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Olympics: a maverick skier who could medal

Andrew Newell is turning cross-country skiing on its head, literally, and is one of the U.S. Team's best hopes for an olympic medal.

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But he is a unique breed among the Nordic set, a chain-saw-wielding daredevil with a penchant for speed and big air. He sports tattoos and the skull-and-bones logo of his "x ski films" venture – a heavy-metal-meets-lycra-tights effort to prove that xc is more X than country.

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"What we really wanted to do with the movies was to show people what fast cross-country skiing looked like," says Newell, shown – along with his teammates – battling the world's best in front of wild European crowds.

He also included footage of himself doing 360s, back flips, and other tricks in a snowboard park in Park City, Utah, where he trains with the US Ski Team when not back home in Shaftsbury, Vt. Those tricks are purely recreational – there's no time for that in races. But the agility he's honed by defying gravity has given him a reputation in Europe akin to that of Bode Miller, the renegade US alpine skier whose audacious style enables him to trounce the world's best – when he doesn't crash.

"I'm infamous in Europe for being really good on my skis and being able to pass people really quickly – something that's come from having so much fun on skis when I was younger and [from] doing tricks," said Newell during an interview at his alma mater, Stratton Mountain School, just before heading over to Europe this winter. "But at the same time I'm kind of infamous for crashing out sometimes, too."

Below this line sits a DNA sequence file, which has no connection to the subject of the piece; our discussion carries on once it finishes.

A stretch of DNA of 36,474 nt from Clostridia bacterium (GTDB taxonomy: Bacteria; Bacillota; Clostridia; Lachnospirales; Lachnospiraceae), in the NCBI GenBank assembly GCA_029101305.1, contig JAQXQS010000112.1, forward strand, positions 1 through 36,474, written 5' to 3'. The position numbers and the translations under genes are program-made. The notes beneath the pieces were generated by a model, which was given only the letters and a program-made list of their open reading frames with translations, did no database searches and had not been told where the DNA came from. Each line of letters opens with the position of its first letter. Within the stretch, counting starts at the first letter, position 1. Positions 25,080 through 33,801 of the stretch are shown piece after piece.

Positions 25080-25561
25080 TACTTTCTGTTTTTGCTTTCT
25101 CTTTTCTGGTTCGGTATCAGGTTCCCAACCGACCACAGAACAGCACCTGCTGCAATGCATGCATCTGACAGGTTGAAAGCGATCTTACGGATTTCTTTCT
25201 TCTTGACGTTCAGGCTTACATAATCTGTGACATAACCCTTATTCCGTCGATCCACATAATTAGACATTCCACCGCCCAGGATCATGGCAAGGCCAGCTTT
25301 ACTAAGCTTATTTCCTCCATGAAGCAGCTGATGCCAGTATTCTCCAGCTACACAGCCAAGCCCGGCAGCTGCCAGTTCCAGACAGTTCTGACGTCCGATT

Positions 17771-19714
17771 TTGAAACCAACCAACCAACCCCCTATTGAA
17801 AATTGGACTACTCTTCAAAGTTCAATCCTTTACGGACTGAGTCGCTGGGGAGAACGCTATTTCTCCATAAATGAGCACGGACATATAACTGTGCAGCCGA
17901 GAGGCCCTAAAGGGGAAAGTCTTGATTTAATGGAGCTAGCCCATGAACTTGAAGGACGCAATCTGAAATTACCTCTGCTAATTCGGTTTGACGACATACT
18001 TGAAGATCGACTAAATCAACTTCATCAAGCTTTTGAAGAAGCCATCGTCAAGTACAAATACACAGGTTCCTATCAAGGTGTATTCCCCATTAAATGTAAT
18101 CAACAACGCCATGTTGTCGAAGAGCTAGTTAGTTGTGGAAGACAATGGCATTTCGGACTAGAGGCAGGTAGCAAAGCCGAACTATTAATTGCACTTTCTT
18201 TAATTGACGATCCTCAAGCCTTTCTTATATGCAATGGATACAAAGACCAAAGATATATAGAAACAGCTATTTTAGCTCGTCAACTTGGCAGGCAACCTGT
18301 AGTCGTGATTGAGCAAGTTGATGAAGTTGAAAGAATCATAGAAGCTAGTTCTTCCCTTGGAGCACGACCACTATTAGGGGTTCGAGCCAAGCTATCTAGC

Going into eighth grade, Newell was "getting [his] butt kicked" at summer training camps, he says. So he decided to go to Stratton for the winter term. He was coached by Sverre Caldwell, whom – together with his brother, Tim, and 1976 medalist Bill Koch – Newell describes as "young stallions who would run for six hours without water and hike mountains carrying rocks."

"We all wanted to be like those legendary Vermont skiers," recalls Newell, whose autographed 2006 Olympic photo now hangs in the school's field house, inspiring a new crop of Stratton juniors. "So it was a good group of kids that were able to push each other really hard."

By Newell's senior year in high school, the Stratton team was better than any college team in the Northeast – in a sport where athletes generally peak in their late 20s.

But while Caldwell had talent, he also had problems. Just weeks before Junior Nationals one year, Newell injured himself doing a 360 during practice.

"As a coach, I was torn because if he doesn't hurt himself, [doing tricks] is actually good for him. But it's high-risk," says Caldwell, who said Newell had to find a balance between wisdom and the tough Vermonter image he and his teammates cultivated. "They liked to think they were badass rednecks."